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“I came out this week to my mom — as a memer,” says Sebastian Tribbie, professional meme maker.

“I never wanted her to know what my Instagram was because it’s very controversial, because it shows how much I party or go out, and there’s, like, drug memes,” he continues. “There’s just so much press coming out with me lately that I’m, like, there’s no way she’s not going to know.”

Tribbie is one of the contributors to the #TFWGucci campaign. His Instagram account @youvegotnomale has more than 45,000 followers as of press time — which has attracted the attention of corporate clients and has led to commissions for memes promoting products. The types of companies utilizing Tribbie’s memes range anywhere from fashion brands, like Gucci, to tourism companies, like “the Tourism Board of Anguilla — making memes to make people want to travel to Anguilla,” he says, from the couch of his Hell’s Kitchen apartment.

“My doorman out there, I get judged so hard because I come home late,” he explains of his digs, under-eye bags ablaze. “It’s just, like, I hate it, but I get my packages. I shouldn’t complain. It comes off very bitchy.”

His unconventional career in “experimental marketing” had comedic beginnings. Tribbie started working in New York four years ago, “Doing stuff with, like, Amy Schumer and Rachel Feinstein, basically deciding who goes on stage.” He has since parlayed his irreverent nature into Internet gold, cropping photos into collages on his phone. “Making memes, I love it. I can do it anywhere. I make everything on my phone. I don’t own a computer,” he says.

Tribbie’s Instagram posts, some corporate-affiliated, others not, encompass all aspects of pop culture. He’s compared Vetements hoodies to the ponchos at the inauguration. He’s called scarves “a gay man’s security blanket.” He’s even posted selfies with his mini French bulldog, Morticia. But his most popular type of meme is by far the “starter pack,” a collage of photos that embody a certain stereotypical persona.

His original “The ‘GUCCI’ Starter Pack,” which he posted prior to #TFWGucci, included photos of Petra Collins, a vintage BeDazzler and a line of cocaine. “The originals were so much better,” he says. “It’s just they were too controversial.” The official #TFWGucci starter pack is a toned-down version of the original, but does include some of Tribbie’s signature sass. “My starter pack was one of their most prevalent [memes],” he says with a snap of his fingers. “Like, Hari Nef is called basically a mean girl for the entire world. But, Hari’s sweet,” he adds.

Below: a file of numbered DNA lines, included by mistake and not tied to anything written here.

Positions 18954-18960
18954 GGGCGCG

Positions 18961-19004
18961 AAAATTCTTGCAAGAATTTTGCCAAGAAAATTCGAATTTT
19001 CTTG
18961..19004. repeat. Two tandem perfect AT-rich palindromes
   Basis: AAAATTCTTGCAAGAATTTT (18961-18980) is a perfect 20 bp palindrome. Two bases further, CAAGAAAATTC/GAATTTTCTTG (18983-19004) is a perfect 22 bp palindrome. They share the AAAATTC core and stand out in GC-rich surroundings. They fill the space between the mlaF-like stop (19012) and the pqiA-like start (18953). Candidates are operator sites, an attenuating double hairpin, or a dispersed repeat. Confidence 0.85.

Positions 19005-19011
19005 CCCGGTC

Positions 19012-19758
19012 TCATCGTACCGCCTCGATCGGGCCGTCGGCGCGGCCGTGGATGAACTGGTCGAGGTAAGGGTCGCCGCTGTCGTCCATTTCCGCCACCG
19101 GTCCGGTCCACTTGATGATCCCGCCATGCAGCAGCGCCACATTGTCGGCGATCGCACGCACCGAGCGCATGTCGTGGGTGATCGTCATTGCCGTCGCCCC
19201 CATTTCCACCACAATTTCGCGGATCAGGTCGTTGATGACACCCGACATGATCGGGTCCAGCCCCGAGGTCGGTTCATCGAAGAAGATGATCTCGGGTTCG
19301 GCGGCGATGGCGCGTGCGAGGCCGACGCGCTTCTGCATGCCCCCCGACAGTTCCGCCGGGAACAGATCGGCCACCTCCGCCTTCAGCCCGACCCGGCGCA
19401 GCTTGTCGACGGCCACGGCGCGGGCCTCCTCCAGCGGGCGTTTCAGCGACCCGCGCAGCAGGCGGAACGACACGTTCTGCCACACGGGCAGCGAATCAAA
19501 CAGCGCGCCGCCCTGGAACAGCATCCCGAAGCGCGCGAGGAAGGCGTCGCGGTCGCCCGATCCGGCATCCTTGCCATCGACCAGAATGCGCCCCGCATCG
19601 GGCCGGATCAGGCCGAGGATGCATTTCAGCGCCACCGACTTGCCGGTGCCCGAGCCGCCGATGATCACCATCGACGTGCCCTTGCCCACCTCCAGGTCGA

Tribbie’s involvement in #TFWGucci has launched his career to new heights, and he’s worked with “six to eight” new clients since the campaign went public on March 17th. But not all of the attention is positive. “We got a lot of backlash for it,” Tribbie explains. “I got into a screaming argument with somebody about it. They were like, ‘How dare you make Internet culture, like take that away from us.’ I was like, ‘Um, I do this for a living.’”

Tribbie ascribes others’ negative reactions as manifestations of “jealousy” for the campaign. “It’s such a good idea,” he says of the initiative. “I’m sure other brands are going to pop right on.”

But, the success of the timepiece-focused campaign has a lot to do with Gucci’s brand in particular, according to Tribbie. “It’s Gucci. So, it already has that feeling of fun because it’s like a bee or a tiger, and then interchangeable straps. Memes are very specific, and their watches are very specific to a certain type of person,” he gushes of the collection. “Like, when I was trying to pick out which watch I wanted, it took me a very long time because I was thinking, like, ‘Well, I’ll probably be too stoned one day and there will be a bee or a snake on me, and I will freak out like looking at my watch.’ So, I went with the tiger.” Ah, the perks of being a pro memer.

Tribbie’s free-spirited freelance career may seem lawless, but he does have one rule. “I don’t follow anyone who doesn’t follow me back. That’s my rule,” he says. “They have to follow me.”

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